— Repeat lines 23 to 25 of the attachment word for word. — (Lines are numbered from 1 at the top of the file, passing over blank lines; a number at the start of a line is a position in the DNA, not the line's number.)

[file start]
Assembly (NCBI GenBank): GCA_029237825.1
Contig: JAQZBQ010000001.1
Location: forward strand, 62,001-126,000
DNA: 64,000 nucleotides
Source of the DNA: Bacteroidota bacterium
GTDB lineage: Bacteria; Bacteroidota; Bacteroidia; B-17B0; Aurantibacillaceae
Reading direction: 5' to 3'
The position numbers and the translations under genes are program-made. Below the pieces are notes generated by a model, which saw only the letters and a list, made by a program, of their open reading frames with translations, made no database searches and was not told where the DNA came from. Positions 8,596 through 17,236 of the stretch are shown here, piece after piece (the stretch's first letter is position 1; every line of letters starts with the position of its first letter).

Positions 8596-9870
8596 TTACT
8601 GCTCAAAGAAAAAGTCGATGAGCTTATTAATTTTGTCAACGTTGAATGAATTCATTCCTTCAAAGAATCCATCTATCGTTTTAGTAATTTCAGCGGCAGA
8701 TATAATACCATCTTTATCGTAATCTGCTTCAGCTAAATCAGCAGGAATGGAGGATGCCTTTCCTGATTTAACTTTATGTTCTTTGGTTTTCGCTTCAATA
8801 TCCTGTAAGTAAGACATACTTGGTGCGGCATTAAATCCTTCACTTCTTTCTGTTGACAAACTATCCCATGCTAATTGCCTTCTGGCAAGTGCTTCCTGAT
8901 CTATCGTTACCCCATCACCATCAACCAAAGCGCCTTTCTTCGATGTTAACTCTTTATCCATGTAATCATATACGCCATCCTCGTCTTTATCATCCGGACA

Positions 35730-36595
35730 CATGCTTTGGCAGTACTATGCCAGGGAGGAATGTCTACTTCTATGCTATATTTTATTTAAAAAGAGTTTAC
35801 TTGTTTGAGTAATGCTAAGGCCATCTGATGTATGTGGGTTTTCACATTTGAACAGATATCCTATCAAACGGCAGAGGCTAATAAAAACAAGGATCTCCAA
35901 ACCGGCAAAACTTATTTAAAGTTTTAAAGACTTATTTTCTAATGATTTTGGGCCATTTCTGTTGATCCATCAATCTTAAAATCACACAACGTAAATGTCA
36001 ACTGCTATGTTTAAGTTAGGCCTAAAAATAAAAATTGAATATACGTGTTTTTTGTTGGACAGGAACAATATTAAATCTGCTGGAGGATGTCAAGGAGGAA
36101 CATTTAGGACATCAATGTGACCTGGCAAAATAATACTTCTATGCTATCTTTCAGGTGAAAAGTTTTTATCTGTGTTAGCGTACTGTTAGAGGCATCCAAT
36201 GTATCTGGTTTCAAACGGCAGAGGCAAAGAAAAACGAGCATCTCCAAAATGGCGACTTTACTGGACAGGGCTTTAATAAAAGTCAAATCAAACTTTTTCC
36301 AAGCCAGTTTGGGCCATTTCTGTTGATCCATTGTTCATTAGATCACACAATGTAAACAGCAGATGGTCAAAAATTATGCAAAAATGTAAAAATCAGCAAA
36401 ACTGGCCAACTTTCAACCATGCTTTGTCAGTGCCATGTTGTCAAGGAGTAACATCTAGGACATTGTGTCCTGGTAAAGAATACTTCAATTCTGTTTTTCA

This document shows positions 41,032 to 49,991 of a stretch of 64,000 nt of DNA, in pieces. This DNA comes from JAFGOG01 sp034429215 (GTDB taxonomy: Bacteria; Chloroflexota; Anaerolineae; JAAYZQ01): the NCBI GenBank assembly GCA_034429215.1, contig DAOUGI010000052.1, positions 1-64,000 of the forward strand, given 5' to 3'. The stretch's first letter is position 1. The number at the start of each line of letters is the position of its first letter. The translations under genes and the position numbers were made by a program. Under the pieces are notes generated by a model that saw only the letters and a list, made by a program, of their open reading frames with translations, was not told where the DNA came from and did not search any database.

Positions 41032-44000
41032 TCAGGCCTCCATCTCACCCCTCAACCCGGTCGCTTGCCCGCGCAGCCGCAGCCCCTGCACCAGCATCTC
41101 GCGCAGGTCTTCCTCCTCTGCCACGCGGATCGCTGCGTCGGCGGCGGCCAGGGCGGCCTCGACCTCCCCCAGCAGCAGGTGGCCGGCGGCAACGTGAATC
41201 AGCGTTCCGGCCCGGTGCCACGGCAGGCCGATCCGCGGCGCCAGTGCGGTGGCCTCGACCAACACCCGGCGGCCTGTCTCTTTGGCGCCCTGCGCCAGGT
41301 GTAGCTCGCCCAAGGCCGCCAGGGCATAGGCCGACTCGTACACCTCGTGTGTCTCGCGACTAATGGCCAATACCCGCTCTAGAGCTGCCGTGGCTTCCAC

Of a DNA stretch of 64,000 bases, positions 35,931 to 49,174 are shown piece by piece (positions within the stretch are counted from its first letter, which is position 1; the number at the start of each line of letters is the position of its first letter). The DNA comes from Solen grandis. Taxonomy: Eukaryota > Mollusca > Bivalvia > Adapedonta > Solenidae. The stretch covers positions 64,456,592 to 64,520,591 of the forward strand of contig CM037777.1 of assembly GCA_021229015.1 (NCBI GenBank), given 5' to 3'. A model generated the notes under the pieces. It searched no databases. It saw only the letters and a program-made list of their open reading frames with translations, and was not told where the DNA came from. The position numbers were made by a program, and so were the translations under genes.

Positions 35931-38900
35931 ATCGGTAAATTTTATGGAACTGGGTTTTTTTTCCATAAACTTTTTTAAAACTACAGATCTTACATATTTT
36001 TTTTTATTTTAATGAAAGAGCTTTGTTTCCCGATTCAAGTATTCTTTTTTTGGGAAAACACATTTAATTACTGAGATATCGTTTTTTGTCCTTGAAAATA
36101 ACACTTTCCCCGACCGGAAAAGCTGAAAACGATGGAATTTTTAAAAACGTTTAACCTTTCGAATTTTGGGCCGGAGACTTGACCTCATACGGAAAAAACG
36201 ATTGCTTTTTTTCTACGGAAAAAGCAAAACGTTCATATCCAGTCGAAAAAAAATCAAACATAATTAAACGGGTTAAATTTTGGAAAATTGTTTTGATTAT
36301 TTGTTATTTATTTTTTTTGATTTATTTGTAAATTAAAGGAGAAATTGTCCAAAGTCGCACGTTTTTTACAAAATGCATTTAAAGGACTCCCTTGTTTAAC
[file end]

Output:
36401 ACTGGCCAACTTTCAACCATGCTTTGTCAGTGCCATGTTGTCAAGGAGTAACATCTAGGACATTGTGTCCTGGTAAAGAATACTTCAATTCTGTTTTTCA

This document shows positions 41,032 to 49,991 of a stretch of 64,000 nt of DNA, in pieces. This DNA comes from JAFGOG01 sp034429215 (GTDB taxonomy: Bacteria; Chloroflexota; Anaerolineae; JAAYZQ01): the NCBI GenBank assembly GCA_034429215.1, contig DAOUGI010000052.1, positions 1-64,000 of the forward strand, given 5' to 3'. The stretch's first letter is position 1. The number at the start of each line of letters is the position of its first letter. The translations under genes and the position numbers were made by a program. Under the pieces are notes generated by a model that saw only the letters and a list, made by a program, of their open reading frames with translations, was not told where the DNA came from and did not search any database.

Positions 41032-44000